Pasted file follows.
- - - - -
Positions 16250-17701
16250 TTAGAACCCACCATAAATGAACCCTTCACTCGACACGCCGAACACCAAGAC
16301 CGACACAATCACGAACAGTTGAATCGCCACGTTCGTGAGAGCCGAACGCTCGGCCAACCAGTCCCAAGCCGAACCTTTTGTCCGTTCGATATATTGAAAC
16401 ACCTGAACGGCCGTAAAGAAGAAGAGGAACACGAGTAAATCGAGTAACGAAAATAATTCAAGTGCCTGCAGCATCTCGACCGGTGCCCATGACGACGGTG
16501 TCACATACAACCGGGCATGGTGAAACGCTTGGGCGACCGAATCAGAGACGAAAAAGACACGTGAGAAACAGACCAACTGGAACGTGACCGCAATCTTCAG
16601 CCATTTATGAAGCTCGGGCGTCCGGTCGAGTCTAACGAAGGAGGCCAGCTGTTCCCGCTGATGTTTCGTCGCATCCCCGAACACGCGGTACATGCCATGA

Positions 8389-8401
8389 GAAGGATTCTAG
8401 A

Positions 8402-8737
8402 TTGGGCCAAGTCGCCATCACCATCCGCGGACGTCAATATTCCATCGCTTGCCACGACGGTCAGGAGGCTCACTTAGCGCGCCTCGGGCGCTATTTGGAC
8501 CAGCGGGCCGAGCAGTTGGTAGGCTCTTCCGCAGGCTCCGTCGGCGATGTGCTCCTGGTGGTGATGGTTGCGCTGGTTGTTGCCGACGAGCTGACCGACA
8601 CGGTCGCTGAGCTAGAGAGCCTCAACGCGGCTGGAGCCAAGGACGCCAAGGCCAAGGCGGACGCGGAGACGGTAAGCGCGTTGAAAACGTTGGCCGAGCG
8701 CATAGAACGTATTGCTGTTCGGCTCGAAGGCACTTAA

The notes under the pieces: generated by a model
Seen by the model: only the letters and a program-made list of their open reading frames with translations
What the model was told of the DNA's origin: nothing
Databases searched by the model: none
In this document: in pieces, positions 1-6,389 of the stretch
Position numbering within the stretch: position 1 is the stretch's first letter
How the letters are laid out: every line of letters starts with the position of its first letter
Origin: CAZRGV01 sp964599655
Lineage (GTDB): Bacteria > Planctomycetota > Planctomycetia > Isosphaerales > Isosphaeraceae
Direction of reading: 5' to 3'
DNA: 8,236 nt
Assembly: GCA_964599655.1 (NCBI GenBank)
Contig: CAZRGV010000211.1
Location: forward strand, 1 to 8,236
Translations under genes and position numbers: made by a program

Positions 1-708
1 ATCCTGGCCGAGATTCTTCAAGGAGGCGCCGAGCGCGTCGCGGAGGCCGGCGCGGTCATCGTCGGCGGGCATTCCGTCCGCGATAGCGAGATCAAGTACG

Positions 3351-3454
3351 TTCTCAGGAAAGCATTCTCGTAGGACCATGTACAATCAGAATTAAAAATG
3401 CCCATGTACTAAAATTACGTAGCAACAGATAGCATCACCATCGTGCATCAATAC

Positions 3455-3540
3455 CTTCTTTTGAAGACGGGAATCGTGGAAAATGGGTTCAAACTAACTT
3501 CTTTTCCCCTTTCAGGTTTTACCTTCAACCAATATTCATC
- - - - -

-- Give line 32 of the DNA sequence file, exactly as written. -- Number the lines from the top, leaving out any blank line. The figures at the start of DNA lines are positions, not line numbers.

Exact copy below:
Positions 3351-3454